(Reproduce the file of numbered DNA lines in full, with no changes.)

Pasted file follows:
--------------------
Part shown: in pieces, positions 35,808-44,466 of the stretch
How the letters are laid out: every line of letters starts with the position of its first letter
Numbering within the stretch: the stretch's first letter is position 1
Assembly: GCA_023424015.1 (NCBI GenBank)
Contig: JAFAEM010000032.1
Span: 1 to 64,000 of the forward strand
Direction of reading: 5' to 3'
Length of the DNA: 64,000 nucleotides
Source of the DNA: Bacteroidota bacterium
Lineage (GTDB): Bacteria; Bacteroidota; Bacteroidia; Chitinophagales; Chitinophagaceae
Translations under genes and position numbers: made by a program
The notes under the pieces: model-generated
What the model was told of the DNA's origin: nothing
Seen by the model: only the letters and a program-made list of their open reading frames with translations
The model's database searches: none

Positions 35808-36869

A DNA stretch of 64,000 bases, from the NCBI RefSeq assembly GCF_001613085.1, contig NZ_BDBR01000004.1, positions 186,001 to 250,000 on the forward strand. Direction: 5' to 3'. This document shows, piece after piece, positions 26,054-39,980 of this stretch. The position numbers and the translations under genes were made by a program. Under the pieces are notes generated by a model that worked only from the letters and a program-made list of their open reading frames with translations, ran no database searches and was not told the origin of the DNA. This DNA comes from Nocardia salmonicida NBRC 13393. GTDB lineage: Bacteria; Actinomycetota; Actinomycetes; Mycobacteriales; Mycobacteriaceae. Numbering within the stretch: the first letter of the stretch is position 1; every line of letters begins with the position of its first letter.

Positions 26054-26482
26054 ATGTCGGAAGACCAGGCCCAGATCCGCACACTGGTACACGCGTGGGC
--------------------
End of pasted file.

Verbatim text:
Part shown: in pieces, positions 35,808-44,466 of the stretch
How the letters are laid out: every line of letters starts with the position of its first letter
Numbering within the stretch: the stretch's first letter is position 1
Assembly: GCA_023424015.1 (NCBI GenBank)
Contig: JAFAEM010000032.1
Span: 1 to 64,000 of the forward strand
Direction of reading: 5' to 3'
Length of the DNA: 64,000 nucleotides
Source of the DNA: Bacteroidota bacterium
Lineage (GTDB): Bacteria; Bacteroidota; Bacteroidia; Chitinophagales; Chitinophagaceae
Translations under genes and position numbers: made by a program
The notes under the pieces: model-generated
What the model was told of the DNA's origin: nothing
Seen by the model: only the letters and a program-made list of their open reading frames with translations
The model's database searches: none

Positions 35808-36869

A DNA stretch of 64,000 bases, from the NCBI RefSeq assembly GCF_001613085.1, contig NZ_BDBR01000004.1, positions 186,001 to 250,000 on the forward strand. Direction: 5' to 3'. This document shows, piece after piece, positions 26,054-39,980 of this stretch. The position numbers and the translations under genes were made by a program. Under the pieces are notes generated by a model that worked only from the letters and a program-made list of their open reading frames with translations, ran no database searches and was not told the origin of the DNA. This DNA comes from Nocardia salmonicida NBRC 13393. GTDB lineage: Bacteria; Actinomycetota; Actinomycetes; Mycobacteriales; Mycobacteriaceae. Numbering within the stretch: the first letter of the stretch is position 1; every line of letters begins with the position of its first letter.

Positions 26054-26482
26054 ATGTCGGAAGACCAGGCCCAGATCCGCACACTGGTACACGCGTGGGC